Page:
John positioned himself at the edge of the river so people could be dipped in the water in a ritual of cleansing that would start a new life. It’s easy to picture him shaking and quaking and bellowing and scratching while shouting “Repent!”
Several years ago I stood on Brimstone Corner in the shadow of the famous Park Street Congregational Church on Boston Common and observed the collection of street preachers who gather there each day. One especially loud and somewhat wild-eyed preacher used a megaphone and held up a hand-letter sign that had just one word. Can you guess what it was? “Repent!” Standing exactly next to him on the sidewalk was a very young woman, perhaps a college student, who also had a sign. She used both hands to lift it in the air so everyone could read its words: “Free hugs.” She turned out to be a great hugger.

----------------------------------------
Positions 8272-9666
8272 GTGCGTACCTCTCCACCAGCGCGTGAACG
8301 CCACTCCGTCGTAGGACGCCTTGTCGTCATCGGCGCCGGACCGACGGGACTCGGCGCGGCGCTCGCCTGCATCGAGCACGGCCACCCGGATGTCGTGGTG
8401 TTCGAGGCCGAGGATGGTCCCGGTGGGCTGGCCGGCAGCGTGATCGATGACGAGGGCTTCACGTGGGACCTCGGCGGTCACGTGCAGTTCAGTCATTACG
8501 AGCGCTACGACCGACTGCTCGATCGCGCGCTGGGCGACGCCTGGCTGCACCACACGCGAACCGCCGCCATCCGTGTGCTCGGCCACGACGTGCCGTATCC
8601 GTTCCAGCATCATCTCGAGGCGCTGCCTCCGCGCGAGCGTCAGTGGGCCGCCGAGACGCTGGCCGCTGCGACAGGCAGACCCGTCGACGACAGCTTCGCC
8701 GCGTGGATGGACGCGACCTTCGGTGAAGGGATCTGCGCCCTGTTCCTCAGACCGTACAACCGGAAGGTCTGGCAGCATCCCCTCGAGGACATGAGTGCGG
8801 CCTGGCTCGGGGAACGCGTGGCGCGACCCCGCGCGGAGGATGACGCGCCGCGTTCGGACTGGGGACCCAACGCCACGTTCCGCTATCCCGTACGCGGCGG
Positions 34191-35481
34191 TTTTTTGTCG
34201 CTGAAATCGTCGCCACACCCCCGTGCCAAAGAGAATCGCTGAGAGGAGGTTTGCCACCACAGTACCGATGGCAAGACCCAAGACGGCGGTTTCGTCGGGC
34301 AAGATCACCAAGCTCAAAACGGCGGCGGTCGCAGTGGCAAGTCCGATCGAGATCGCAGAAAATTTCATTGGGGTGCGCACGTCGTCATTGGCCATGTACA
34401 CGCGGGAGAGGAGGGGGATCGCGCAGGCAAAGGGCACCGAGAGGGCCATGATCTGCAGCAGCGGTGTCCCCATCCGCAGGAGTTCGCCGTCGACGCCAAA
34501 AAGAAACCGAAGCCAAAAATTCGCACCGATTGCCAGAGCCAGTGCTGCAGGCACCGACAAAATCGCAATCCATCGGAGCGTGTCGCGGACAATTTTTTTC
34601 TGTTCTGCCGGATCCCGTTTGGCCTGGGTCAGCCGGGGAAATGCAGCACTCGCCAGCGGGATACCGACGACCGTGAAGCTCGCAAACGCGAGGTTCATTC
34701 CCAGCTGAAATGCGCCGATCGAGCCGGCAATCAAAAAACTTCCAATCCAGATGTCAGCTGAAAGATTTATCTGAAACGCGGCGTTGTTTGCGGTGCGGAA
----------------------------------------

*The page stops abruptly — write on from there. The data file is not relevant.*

In the UCC, we’re good with hugs and not so sure about words like “repent.” Maybe because the ambassadors of repentance are so hard to stomach. “Sin” is another word that makes progressives skittish unless we are talking about the big, corporate, societal sins of injustice that we deplore. I think the message of John is a reminder that such evils begin somewhere and are rooted in individuals, and perhaps even in ourselves. To repent simply means to turn around; to change our mind; to choose a better way.